BERKELEY COUNTY, SC (WCSC) - Leaders in Berkeley, Orangeburg and Aiken Counties say the state isn't holding up its end of the bargain to cover costs of the winter storm that hit the Palmetto State in February, 2014.
Lawmakers tried to get a combined $10 million from the state during the budget debate earlier this month but failed. Berkeley County Supervisor Bill Peagler said he was surprised they should have to request the funding at all.
"Since Carroll Campbell was governor and Hurricane Hugo, typically the state has had a policy or practice of taking up the difference," Peagler said.
That money would cover the cost of contractors who cleaned up fallen tree branches and the costs of cleanup that has not yet begun.
The state reduced the amount of money it gives to county governments back in 2008. Since then, only a fraction of what counties used to get from the local government fund to cover disaster relief, infrastructure, and other projects has actually trickled down from Columbia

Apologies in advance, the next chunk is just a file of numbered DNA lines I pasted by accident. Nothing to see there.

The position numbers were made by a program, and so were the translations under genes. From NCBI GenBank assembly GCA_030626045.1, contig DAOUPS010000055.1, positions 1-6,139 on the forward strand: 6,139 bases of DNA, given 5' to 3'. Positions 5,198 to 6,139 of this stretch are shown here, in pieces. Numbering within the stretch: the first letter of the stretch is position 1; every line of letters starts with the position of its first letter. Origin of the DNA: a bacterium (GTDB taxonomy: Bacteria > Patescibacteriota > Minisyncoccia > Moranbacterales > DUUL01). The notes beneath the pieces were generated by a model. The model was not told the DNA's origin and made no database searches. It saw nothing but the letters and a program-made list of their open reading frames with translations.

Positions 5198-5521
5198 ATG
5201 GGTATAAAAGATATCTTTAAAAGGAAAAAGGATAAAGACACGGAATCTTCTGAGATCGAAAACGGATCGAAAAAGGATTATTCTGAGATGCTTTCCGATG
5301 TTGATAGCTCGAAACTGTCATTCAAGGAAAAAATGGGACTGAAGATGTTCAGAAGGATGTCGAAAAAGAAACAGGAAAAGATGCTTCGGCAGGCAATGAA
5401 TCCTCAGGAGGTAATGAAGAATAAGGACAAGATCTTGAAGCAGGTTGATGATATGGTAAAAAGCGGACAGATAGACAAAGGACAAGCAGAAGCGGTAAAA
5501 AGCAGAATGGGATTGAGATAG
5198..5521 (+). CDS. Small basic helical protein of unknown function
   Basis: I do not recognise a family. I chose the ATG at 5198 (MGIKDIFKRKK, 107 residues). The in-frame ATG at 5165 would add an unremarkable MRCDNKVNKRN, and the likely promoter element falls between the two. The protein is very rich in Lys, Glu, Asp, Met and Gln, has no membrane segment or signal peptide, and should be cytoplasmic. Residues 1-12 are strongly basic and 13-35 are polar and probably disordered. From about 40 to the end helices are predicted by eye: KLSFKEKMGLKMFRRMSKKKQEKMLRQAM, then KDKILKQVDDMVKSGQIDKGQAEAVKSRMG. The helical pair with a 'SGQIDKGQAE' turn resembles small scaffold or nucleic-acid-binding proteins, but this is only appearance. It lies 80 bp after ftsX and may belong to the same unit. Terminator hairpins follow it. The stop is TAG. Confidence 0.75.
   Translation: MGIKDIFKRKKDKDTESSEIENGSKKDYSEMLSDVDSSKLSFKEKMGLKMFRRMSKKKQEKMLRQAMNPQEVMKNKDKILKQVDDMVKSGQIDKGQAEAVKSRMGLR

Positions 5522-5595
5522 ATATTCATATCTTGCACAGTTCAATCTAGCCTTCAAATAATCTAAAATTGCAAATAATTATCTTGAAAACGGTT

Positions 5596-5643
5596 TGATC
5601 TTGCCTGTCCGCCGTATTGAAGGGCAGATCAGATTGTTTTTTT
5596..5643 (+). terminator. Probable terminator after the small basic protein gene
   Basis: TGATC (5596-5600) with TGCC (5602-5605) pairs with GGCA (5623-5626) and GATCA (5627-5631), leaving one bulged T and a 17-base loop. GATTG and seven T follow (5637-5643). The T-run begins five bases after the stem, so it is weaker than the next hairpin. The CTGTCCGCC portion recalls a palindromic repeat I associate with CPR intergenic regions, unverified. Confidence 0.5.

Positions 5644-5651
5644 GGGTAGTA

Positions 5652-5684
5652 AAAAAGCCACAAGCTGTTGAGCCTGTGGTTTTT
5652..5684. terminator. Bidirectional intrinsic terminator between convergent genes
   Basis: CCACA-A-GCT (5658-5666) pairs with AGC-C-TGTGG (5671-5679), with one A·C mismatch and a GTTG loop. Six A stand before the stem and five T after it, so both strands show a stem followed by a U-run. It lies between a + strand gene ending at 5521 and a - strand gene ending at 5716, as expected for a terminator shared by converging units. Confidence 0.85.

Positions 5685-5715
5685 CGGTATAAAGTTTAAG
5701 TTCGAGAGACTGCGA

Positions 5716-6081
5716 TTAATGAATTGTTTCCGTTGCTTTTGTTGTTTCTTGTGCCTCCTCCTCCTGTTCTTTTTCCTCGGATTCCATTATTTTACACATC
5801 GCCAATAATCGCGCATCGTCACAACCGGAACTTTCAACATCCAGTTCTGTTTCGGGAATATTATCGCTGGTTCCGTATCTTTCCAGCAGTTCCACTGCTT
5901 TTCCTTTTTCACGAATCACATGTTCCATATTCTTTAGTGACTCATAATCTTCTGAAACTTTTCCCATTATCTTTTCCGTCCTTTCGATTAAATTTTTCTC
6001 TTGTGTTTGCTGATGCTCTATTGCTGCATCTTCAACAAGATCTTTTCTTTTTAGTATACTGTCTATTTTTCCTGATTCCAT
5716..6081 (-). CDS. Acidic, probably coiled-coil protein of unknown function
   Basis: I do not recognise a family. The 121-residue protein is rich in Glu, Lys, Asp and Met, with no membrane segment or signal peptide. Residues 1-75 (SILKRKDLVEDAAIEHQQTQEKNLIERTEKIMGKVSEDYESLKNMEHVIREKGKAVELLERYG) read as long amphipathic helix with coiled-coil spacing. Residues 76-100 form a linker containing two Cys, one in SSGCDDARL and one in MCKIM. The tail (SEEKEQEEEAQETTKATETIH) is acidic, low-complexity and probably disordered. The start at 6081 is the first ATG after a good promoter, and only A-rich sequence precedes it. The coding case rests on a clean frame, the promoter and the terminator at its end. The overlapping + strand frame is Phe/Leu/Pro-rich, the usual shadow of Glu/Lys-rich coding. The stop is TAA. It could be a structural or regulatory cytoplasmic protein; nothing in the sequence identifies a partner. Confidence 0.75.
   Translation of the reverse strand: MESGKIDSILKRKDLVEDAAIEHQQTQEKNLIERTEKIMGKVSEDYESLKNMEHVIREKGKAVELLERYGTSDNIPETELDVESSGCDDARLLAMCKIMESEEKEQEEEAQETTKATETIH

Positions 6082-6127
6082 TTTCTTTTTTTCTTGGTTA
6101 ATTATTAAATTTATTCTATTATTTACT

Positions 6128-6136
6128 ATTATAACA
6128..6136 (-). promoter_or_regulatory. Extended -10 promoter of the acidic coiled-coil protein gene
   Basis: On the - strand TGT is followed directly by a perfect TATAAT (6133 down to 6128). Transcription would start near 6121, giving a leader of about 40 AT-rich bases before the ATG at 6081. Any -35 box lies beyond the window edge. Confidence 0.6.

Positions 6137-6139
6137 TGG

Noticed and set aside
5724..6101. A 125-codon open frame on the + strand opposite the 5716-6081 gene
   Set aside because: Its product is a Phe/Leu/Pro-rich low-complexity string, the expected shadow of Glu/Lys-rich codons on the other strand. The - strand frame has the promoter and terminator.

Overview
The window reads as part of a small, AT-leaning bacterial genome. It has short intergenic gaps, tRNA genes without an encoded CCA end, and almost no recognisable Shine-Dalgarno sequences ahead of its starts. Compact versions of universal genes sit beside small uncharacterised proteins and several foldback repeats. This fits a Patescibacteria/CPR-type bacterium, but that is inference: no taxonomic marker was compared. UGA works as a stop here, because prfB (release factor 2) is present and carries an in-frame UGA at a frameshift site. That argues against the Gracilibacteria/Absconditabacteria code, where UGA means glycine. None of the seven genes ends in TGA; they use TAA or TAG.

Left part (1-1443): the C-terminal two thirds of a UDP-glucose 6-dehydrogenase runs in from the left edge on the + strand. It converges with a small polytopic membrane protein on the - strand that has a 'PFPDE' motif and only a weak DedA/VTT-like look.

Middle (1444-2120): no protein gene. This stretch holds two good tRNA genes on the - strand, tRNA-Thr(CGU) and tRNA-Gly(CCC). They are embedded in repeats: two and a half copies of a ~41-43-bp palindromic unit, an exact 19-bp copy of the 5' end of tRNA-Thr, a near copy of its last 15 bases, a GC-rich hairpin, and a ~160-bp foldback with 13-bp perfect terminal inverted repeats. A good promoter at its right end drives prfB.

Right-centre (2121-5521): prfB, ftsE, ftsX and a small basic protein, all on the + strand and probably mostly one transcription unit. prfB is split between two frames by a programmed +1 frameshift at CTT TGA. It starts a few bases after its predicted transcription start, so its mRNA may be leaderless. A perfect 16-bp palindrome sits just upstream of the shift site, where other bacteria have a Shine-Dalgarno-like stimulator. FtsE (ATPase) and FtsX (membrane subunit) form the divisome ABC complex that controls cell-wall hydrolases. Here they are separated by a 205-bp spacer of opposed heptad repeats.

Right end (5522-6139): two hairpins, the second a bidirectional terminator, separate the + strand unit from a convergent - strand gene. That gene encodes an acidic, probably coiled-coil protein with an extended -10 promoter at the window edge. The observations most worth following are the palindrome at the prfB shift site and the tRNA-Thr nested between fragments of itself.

Federal emergency grants only cover about three quarters of the total amount to clean up storm damage or make repairs necessary because of falling tree limbs.
"Limbs were popping, trees were breaking in half. It sounded like a war," Peagler said.
A handful of representatives tried to get some state funding to cover lingering cleanup costs from the winter storms a few weeks back, but Berkeley County Rep. Bill Crosby said the House had their own mess to deal with.
"The Ways and Means people run the budget. They didn't want anything else added to the disaster we already head. So they shut it down," Crosby said.
Without state help, that final 25 percent that needs to be paid, about $17 million, has to be paid by the counties hardest hit.
"That's $2 million we don't have in the county to pay salaries and do other things with. If the state government picked up their share of disasters in the past, it's only fair that they do so now," Crosby said.
Besides cleanup, there is also a safety issue with damaged trees. Peagler says there are still a lot of dead branches hanging in trees that could cause serious injury, or death if they fall and hit someone.
Lawmakers said some representatives from the Upstate have come out in favor of providing storm repair money to the counties. If the Senate does bring the proposal back to life, it has a chance to pass in the House.